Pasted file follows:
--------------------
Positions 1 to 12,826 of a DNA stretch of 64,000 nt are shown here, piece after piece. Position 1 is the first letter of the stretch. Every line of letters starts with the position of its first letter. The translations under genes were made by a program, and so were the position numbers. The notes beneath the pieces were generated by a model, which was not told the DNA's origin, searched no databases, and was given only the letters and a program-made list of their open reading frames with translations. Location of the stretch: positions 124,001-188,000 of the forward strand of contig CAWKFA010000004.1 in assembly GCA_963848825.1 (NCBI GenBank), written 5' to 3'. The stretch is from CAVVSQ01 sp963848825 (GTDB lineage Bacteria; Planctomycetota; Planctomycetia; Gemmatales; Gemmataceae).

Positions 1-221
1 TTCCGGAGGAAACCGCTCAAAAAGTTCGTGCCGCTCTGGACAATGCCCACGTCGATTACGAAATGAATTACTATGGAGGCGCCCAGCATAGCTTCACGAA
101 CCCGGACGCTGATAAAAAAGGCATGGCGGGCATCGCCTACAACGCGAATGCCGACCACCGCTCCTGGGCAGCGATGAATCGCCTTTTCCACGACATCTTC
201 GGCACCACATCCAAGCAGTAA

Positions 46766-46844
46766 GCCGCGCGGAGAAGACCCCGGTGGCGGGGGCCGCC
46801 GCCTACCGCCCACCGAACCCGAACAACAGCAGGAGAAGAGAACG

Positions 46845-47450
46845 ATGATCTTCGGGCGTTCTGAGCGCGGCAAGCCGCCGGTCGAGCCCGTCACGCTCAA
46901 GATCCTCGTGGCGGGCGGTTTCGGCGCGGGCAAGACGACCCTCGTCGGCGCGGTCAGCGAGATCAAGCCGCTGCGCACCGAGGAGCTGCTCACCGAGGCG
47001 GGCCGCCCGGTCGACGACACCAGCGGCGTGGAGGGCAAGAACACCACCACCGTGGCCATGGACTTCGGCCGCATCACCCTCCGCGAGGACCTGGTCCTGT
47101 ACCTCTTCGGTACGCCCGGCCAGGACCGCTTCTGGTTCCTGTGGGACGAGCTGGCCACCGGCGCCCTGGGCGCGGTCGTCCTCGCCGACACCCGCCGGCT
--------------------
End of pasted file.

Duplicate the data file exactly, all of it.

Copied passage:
Positions 1 to 12,826 of a DNA stretch of 64,000 nt are shown here, piece after piece. Position 1 is the first letter of the stretch. Every line of letters starts with the position of its first letter. The translations under genes were made by a program, and so were the position numbers. The notes beneath the pieces were generated by a model, which was not told the DNA's origin, searched no databases, and was given only the letters and a program-made list of their open reading frames with translations. Location of the stretch: positions 124,001-188,000 of the forward strand of contig CAWKFA010000004.1 in assembly GCA_963848825.1 (NCBI GenBank), written 5' to 3'. The stretch is from CAVVSQ01 sp963848825 (GTDB lineage Bacteria; Planctomycetota; Planctomycetia; Gemmatales; Gemmataceae).

Positions 1-221
1 TTCCGGAGGAAACCGCTCAAAAAGTTCGTGCCGCTCTGGACAATGCCCACGTCGATTACGAAATGAATTACTATGGAGGCGCCCAGCATAGCTTCACGAA
101 CCCGGACGCTGATAAAAAAGGCATGGCGGGCATCGCCTACAACGCGAATGCCGACCACCGCTCCTGGGCAGCGATGAATCGCCTTTTCCACGACATCTTC
201 GGCACCACATCCAAGCAGTAA

Positions 46766-46844
46766 GCCGCGCGGAGAAGACCCCGGTGGCGGGGGCCGCC
46801 GCCTACCGCCCACCGAACCCGAACAACAGCAGGAGAAGAGAACG

Positions 46845-47450
46845 ATGATCTTCGGGCGTTCTGAGCGCGGCAAGCCGCCGGTCGAGCCCGTCACGCTCAA
46901 GATCCTCGTGGCGGGCGGTTTCGGCGCGGGCAAGACGACCCTCGTCGGCGCGGTCAGCGAGATCAAGCCGCTGCGCACCGAGGAGCTGCTCACCGAGGCG
47001 GGCCGCCCGGTCGACGACACCAGCGGCGTGGAGGGCAAGAACACCACCACCGTGGCCATGGACTTCGGCCGCATCACCCTCCGCGAGGACCTGGTCCTGT
47101 ACCTCTTCGGTACGCCCGGCCAGGACCGCTTCTGGTTCCTGTGGGACGAGCTGGCCACCGGCGCCCTGGGCGCGGTCGTCCTCGCCGACACCCGCCGGCT